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CONTENTS
Concrete Flooring Installation Care Points to Ponder
642 642 643
27
Home Offices and Work Spaces
Office Space Planning Special Purpose Rooms Points to Ponder
646 650 650
Part 3 Where to Build It
28 City, Suburbia, or Country
The City Suburbia The Country Area Checklists Points to Ponder
655 657 659 659 662
29
Selecting a Building Site
Zoning The Neighborhood Lot Configuration Lot Size House Orientation Special Locations Buying the Lot Points to Ponder
665 666 668 668 669 670 670 679
30
Orientation, Positioning, and Landscaping
Orientation Positioning Landscaping
681 683 685
CONTENTS
xiii
Points to Ponder
31
Driveways, Sidewalks, and Patios
Driveways Sidewalks Patios Points to Ponder
695 703 707 712
Part 4 Who Should Build It
32 Selecting a Contractor
Builder Types Selecting Your Bidding Contractor Soliciting the Bids After You ve Selected Your Contractor Points to Ponder
716 721 725 726 734
33
Working with Your Contractor
Insurance and Warranties After the Contract Is Signed Points to Ponder
745 748 752
Part 5 Moving In
34 Setting Up Your Maintenance Program
Saving Money on Service Calls Potential Trouble Spots A Maintenance Checklist
759 762 770
35
The Final Inspection Index
771 775
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INTRODUCTION
ver twenty years have passed since the editors at McGraw-Hill received the manuscript for the first edition of this book Back then, they measured it up and declared it was more than they had bargained for both in words and illustrations So everyone looked at it, hoping to find chapters, or parts of chapters, that could be cut After a while, it became evident that the book would be more helpful to its readers as it stood So nothing was cut and the publisher kindly agreed to put out a longer and more profusely illustrated version than originally planned In a sense, the same thing happened with the second edition, which came out in 1991 Except for a few minor changes, little of the original material was deleted, because almost everything still held true At that time, additional information was included in many chapters The book became thicker, packed with new material The third edition, published in 1999, received a general overhaul, with numerous chapter upgrades and many new sections Manufacturers continued to get better at what they do designing and making innovative home products Outdated information was stricken from the previous edition, replaced by discussions about better components and construction techniques that gave homebuilders more options than ever before That leads us to this, the fourth edition Like the others, this edition also contains more information than the publisher expected But we couldn t help it Current conditions demanded a concentrated focus on energy conservation Why Have you fueled up your car, van or truck lately If so, remember when paying $150 per gallon unleaded seemed like robbery Today that would be a bargain The sad truth is that fuel costs including home heating and cooling prices are likely to keep rising They may back down a bit, for a while, but competition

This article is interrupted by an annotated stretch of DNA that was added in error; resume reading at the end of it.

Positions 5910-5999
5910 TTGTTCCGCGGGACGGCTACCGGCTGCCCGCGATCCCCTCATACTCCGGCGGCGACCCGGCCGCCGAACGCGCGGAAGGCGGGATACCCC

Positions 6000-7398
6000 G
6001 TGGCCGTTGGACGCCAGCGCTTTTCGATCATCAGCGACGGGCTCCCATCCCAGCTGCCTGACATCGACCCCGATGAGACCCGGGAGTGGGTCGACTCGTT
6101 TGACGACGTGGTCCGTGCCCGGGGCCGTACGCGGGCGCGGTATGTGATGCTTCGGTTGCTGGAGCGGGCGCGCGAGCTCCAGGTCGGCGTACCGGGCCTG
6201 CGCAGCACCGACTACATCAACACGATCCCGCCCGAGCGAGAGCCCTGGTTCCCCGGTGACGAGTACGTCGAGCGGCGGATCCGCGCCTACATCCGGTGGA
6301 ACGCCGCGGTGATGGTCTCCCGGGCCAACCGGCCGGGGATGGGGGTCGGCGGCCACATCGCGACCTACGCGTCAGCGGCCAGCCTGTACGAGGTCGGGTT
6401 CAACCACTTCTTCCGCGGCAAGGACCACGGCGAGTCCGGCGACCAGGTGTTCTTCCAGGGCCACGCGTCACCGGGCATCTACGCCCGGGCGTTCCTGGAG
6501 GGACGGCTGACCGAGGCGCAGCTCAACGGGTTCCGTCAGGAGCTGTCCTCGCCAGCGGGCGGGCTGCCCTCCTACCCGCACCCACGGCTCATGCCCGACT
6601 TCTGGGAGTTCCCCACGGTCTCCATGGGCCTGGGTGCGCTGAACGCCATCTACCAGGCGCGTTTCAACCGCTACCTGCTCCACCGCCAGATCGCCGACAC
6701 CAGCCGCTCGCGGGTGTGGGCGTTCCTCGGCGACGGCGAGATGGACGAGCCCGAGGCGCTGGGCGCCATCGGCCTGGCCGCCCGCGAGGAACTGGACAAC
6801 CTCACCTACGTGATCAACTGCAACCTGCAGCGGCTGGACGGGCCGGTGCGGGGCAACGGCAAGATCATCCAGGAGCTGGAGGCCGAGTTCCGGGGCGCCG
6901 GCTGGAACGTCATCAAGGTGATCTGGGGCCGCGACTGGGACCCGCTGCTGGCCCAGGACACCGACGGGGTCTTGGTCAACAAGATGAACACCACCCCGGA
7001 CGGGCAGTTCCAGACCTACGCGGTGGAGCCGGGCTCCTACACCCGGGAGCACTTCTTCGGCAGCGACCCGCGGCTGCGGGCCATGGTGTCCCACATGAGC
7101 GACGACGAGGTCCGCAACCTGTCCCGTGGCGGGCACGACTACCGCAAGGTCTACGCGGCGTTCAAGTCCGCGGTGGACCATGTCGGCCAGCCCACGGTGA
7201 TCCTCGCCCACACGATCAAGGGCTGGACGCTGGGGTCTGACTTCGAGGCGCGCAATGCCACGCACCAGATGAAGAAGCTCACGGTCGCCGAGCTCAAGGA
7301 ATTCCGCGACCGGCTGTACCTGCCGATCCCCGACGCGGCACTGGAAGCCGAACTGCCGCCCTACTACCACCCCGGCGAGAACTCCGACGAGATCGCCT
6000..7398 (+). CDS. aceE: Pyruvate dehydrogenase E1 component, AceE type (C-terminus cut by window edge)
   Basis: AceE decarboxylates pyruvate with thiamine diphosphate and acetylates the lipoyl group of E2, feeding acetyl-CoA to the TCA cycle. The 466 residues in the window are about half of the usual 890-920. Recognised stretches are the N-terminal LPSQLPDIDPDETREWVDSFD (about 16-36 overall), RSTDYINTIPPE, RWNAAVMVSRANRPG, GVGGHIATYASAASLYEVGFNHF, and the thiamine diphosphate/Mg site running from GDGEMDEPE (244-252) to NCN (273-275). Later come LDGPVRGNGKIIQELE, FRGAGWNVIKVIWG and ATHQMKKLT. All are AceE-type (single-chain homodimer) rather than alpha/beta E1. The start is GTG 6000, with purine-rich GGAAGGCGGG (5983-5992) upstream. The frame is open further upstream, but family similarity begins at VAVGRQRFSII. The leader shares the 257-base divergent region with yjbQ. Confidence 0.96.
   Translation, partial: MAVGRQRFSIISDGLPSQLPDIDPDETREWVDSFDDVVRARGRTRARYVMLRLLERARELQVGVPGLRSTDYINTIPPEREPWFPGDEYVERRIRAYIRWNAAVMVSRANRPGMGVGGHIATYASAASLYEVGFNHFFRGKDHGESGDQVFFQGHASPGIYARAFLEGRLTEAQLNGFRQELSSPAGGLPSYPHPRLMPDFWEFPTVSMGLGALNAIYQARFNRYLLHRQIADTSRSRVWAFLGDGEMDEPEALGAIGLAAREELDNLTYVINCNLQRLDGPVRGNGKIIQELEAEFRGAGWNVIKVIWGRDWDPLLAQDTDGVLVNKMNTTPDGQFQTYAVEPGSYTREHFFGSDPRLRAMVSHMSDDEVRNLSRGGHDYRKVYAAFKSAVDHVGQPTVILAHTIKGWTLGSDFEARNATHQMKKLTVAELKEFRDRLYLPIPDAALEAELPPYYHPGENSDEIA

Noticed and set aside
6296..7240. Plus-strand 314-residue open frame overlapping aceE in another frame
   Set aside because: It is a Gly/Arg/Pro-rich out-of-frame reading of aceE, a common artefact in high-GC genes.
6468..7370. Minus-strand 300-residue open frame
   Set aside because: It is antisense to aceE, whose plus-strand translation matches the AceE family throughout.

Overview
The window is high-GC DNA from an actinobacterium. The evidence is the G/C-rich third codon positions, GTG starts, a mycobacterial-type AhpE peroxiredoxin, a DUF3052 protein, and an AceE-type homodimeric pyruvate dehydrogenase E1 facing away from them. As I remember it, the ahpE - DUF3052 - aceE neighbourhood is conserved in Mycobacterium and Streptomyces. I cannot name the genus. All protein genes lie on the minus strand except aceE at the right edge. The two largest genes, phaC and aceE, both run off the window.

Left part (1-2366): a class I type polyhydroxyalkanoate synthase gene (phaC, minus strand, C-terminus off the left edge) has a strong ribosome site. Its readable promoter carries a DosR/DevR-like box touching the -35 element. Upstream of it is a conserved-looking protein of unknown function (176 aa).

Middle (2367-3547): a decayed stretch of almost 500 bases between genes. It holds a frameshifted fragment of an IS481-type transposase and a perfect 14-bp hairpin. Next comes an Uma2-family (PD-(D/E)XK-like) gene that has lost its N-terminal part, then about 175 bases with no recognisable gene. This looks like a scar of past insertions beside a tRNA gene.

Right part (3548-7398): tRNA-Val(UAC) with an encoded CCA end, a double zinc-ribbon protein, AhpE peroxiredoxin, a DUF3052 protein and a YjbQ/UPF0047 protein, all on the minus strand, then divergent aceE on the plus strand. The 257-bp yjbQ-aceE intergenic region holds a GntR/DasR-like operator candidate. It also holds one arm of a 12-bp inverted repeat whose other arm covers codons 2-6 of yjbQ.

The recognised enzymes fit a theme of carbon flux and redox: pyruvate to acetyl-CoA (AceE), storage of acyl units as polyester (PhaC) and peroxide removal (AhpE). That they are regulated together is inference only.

Copyright 2005 by The McGraw-Hill Companies, Inc Click here for terms of use
INTRODUCTION
for raw materials and energy is heating up as countries such as China, India, and others industrialize to supply modern living conditions and goods to their citizens To help ease the pain of rising energy prices, the fourth edition of this book features practical information on construction details that will save homeowners energy and money Lots of energy and money Realistic, cost-effective ways of including energysaving components in your new home are discussed in practically every chapter of this edition But saving energy and money are not the only reasons to take charge of your homebuilding process We live now, more so than ever in an age of information We know more about practically everything Motion pictures and television, supported by the print media, bring video and audio segments of war, ethnic atrocities, natural disasters, and political unrest into our very living rooms Cable and satellite television carry 24-hour programming on nearly every imaginable subject You want round the clock coverage of the financial markets worldwide How about an unending succession of cooking shows You d like health, medicine, and wellness Or fishing, golf, professional wrestling, country western music, rock videos Do you like romance movies Science fiction Home shopping networks Travel channels Court TV News headlines History Cartoons Science Weather You name it There are channels that focus on nothing but home and garden Watch a side-to-side split-level from planning stage to move-in condition The Internet, which has literally come of age since the first edition of this book, can quickly tap what seems to be an endless supply of details about any topic Personal computers, ever more powerful and accessible, run CD-ROMs containing enormous amounts of information, which will help you select from various products to consider for your home The Internet will also supply information on products available from numerous manufacturers In short, there s an incredible amount of information out there, which can be had for the asking To acquire such a cosmopolitan array of information, we ve had to trade off much of the basic knowledge that our fathers and their fathers and grandfathers had once known Granted, they had learned such knowledge not by choice, but by necessity A few hundred years ago, for example, people grew their own food, doctored their own sick, and built their own homes with their own hands They took care of all their basic needs by themselves
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